§ 19. Mr. Walter Fletcher
asked the Secretary of State for War whether, in view of the exceptionally strong grounds put before him for the release from service of Lieutenant David Barden, he will now reconsider his previous decision.
§ Mr. J. Freeman
In view of his age and release group, this officer cannot be considered for indefinite release for purely business reasons. He has been offered temporary release on three occasions and this offer remains open.
§ Mr. Fletcher
Does the hon. Gentleman realise that in this as in other cases, for young soldiers whose parents are either dead or very ill, temporary release is really no answer? Unless a new policy is adopted, they may lose the whole of the business they might otherwise get, through not being given special consideration.
§ Mr. Freeman
I realise that there are difficulties in these cases, but the fact remains that, while there are more people urgently requiring compassionate release than we can afford to release, some framework of rules has to be devised for allotting vacancies, and it seems to as that preference should be given to soldiers who have a certain amount of service. This particular soldier is under 20 and in group 65.
§ 29. Mr. Yates
asked the Secretary of State for War why 2198535 Sapper F. S. Hadley, R.E., C.M.F., was under close arrest for 129 days from 6th April to 13th August awaiting court martial and more than a further 47 days awaiting a sentence of three years' penal servitude for desertion; why a letter, dated 9th May, from a relative was not acknowledged 1457 before 4th October; and if he will review the sentence and also take steps to prevent soldiers and their relatives suffering unnecessary anxiety from long periods of arrest before trial.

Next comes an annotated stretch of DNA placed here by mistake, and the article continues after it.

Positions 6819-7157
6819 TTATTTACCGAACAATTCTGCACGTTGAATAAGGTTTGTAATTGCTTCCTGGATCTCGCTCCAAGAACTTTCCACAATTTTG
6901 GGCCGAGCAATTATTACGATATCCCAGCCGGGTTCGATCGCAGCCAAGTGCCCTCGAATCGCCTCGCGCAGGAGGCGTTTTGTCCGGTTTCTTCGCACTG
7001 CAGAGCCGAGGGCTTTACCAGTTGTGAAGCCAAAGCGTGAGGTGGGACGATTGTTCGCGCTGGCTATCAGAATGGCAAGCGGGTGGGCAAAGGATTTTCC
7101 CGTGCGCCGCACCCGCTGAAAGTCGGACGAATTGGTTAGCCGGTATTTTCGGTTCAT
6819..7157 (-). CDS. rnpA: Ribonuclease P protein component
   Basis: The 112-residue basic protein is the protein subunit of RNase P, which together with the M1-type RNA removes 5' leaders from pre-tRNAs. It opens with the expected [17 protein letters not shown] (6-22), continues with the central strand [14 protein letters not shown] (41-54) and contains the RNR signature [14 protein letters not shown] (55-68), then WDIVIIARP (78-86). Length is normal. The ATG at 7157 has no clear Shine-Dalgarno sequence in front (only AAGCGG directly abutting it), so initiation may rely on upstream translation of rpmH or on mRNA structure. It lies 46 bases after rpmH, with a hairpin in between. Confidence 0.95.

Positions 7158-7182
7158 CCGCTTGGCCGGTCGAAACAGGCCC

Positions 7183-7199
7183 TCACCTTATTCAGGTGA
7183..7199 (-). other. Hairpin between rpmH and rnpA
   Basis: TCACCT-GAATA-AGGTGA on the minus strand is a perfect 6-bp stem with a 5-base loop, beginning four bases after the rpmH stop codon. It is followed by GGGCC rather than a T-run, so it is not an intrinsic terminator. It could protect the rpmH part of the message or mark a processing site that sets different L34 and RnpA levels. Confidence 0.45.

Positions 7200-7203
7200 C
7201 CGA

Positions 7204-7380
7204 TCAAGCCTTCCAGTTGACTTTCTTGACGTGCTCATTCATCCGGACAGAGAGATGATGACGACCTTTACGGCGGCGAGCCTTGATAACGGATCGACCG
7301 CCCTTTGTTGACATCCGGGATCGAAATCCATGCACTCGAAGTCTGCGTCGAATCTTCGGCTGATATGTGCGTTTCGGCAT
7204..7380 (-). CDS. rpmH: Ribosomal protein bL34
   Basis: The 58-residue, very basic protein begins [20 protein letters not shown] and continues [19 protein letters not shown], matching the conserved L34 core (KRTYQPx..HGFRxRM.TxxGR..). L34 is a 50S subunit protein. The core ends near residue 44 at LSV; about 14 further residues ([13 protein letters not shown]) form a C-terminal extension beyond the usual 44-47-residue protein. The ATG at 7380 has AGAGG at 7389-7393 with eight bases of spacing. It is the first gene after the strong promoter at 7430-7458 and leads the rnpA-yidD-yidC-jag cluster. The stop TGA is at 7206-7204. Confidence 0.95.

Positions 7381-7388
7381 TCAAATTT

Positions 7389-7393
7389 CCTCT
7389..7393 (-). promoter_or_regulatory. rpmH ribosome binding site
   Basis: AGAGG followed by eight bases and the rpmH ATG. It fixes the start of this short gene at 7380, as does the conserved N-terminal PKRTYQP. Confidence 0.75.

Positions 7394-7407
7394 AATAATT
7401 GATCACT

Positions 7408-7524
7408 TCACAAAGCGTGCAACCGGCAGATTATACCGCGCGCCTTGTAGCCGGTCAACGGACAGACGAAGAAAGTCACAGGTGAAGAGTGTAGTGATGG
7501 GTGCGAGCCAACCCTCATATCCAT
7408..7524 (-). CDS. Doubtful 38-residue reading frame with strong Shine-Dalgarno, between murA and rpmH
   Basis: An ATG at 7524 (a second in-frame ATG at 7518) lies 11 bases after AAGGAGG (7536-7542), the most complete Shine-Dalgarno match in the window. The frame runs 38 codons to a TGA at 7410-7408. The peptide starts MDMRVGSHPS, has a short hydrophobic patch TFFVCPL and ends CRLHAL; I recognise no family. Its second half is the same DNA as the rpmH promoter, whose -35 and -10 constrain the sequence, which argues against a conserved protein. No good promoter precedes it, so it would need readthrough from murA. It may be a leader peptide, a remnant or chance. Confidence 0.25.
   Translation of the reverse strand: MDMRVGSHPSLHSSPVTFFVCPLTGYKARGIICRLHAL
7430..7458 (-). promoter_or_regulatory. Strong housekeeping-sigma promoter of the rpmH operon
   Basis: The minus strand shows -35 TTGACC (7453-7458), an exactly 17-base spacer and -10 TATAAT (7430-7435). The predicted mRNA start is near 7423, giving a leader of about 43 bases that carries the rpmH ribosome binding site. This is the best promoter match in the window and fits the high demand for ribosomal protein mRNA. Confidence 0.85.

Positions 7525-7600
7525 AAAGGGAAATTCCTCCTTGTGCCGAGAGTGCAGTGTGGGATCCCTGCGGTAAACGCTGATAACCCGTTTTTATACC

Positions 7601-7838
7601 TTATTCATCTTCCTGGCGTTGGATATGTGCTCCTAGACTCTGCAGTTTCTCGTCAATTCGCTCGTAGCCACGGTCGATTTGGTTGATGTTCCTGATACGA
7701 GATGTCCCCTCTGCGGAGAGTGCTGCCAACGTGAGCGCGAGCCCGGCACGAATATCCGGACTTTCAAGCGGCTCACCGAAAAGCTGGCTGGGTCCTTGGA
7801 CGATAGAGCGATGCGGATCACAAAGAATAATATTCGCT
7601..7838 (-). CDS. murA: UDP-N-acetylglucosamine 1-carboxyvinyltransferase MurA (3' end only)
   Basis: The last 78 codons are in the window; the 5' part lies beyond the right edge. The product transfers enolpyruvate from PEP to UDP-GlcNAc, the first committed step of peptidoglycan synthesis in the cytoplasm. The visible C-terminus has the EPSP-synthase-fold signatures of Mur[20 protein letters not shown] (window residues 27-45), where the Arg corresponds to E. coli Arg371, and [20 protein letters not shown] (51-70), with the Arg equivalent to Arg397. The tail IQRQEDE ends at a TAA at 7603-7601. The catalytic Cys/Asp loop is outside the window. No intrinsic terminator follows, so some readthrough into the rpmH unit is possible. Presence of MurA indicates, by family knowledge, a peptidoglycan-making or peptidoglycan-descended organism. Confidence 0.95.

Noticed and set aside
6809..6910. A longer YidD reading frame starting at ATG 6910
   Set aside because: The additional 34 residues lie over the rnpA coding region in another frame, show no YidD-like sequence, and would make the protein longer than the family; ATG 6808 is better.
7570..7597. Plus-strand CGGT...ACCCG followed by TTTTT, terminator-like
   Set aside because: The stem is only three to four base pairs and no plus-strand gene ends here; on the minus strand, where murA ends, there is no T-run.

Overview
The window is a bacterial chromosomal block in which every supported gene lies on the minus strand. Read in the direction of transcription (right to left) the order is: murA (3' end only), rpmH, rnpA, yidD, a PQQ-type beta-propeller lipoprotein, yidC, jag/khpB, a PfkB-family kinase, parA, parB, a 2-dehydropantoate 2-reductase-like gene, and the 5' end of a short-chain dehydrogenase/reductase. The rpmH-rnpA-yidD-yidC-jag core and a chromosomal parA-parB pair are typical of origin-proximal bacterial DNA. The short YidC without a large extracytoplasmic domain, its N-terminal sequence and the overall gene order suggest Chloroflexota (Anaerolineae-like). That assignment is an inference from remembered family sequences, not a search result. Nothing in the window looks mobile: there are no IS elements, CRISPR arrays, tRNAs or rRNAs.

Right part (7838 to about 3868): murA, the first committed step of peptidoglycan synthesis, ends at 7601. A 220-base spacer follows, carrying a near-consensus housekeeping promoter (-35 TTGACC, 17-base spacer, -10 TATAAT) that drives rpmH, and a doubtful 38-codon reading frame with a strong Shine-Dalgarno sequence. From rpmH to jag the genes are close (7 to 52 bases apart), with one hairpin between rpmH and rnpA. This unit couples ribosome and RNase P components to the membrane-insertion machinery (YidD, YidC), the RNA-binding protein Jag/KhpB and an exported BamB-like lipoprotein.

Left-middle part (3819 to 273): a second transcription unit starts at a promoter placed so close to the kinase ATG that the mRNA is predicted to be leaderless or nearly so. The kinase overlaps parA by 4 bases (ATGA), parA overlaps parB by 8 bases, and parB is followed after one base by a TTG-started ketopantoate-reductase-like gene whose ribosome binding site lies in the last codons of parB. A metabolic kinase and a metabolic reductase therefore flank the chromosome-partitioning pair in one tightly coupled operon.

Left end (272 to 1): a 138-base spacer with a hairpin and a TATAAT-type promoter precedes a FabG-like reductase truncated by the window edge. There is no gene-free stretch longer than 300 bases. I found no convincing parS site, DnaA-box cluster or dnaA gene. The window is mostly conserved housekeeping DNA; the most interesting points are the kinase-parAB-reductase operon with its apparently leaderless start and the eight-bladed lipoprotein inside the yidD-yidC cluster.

§ The Secretary of State for War (Mr. Bellenger)
I have called for a report regarding the time spent awaiting trial and will write to my hon. Friend. An instruction was recently sent to all commands stressing the need to avoid delay in these cases. A letter dated 9th May was received in this particular case and the writer was informed on 22nd May that the matter had been referred overseas. The result was notified to the writer on 4th October. The sentence will be reviewed at least every six months in accordance with the normal procedure, when any special circumstances will be taken into account.
§ Mr. Yates
Is my right hon. Friend aware that, even though a relative was notified on 4th October, this man's wife has not been notified at all, and will this long period of waiting be taken into consideration in a further review of the sentence of this man?
§ Mr. Bellenger
The answer to the latter part of the question is "Yes, Sir." In answer to the first part, I was not aware of that, but I presume that the answer was to an individual inquiry.